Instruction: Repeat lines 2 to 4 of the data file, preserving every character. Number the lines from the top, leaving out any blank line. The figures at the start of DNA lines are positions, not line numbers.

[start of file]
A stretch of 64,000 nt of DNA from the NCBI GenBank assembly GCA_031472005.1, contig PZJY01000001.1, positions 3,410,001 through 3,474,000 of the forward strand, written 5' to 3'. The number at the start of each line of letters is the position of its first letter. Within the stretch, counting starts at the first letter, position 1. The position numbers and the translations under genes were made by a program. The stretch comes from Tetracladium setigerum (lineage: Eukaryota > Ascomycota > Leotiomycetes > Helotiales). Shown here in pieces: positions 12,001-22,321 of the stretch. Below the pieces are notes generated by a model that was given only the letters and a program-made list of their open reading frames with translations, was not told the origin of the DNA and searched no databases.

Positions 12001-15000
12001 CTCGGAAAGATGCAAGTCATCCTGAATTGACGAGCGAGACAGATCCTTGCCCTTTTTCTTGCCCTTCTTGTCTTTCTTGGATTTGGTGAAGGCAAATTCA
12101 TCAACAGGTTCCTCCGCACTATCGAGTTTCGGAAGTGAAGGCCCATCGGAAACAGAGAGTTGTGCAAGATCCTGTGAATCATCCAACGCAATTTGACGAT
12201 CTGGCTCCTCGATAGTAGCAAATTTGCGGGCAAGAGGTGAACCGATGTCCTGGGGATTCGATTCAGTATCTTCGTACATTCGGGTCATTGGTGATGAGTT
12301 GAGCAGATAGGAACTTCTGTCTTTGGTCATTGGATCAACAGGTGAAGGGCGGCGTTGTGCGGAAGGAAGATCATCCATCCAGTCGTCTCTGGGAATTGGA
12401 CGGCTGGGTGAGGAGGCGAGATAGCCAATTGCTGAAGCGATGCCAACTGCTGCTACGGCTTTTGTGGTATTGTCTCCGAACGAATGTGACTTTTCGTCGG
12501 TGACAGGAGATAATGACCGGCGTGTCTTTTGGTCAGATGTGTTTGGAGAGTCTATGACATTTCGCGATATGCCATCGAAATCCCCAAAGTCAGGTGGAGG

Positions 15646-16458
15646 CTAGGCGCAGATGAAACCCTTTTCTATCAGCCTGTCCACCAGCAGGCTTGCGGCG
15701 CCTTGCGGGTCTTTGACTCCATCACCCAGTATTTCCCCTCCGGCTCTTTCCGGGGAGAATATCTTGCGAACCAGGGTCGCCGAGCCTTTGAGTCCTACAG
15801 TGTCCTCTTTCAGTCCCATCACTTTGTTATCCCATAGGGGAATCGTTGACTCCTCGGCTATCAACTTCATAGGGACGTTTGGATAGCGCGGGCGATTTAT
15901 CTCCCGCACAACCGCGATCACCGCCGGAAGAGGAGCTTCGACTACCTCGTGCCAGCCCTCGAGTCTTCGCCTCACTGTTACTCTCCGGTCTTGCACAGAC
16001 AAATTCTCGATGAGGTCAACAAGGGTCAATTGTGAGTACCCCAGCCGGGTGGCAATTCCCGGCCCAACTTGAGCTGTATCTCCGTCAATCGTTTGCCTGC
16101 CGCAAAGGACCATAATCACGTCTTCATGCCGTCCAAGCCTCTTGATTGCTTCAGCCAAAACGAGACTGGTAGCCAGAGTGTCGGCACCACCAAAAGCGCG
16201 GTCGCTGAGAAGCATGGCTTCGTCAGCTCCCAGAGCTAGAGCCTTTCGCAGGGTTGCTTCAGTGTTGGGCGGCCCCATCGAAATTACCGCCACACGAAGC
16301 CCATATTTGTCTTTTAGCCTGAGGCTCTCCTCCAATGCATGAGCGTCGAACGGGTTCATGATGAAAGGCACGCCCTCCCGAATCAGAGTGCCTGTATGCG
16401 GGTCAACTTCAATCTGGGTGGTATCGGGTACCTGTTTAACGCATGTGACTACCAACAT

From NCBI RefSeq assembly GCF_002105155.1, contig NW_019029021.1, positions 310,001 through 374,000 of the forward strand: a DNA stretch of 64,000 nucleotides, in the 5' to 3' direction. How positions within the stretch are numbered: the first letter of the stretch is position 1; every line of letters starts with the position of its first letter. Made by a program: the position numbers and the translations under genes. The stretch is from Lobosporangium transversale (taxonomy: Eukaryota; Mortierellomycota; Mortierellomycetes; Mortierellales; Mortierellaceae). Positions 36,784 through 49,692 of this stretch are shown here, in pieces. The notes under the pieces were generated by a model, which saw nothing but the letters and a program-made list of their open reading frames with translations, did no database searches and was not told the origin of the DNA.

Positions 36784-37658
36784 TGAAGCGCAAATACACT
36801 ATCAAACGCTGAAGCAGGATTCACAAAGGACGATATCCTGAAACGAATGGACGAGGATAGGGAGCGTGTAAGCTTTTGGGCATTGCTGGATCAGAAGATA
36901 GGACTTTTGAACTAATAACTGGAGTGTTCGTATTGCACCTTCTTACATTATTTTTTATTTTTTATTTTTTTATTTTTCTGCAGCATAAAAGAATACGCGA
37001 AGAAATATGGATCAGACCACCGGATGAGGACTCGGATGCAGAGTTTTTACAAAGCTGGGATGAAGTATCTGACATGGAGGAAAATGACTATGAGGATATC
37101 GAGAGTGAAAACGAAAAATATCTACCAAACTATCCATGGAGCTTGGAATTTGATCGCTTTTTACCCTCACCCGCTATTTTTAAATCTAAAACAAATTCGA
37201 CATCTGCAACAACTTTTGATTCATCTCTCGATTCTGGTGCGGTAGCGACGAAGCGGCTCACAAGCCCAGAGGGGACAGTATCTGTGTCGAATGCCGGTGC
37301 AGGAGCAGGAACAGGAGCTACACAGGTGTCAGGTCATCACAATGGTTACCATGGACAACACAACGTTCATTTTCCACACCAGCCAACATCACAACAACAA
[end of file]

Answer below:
Positions 12001-15000
12001 CTCGGAAAGATGCAAGTCATCCTGAATTGACGAGCGAGACAGATCCTTGCCCTTTTTCTTGCCCTTCTTGTCTTTCTTGGATTTGGTGAAGGCAAATTCA
12101 TCAACAGGTTCCTCCGCACTATCGAGTTTCGGAAGTGAAGGCCCATCGGAAACAGAGAGTTGTGCAAGATCCTGTGAATCATCCAACGCAATTTGACGAT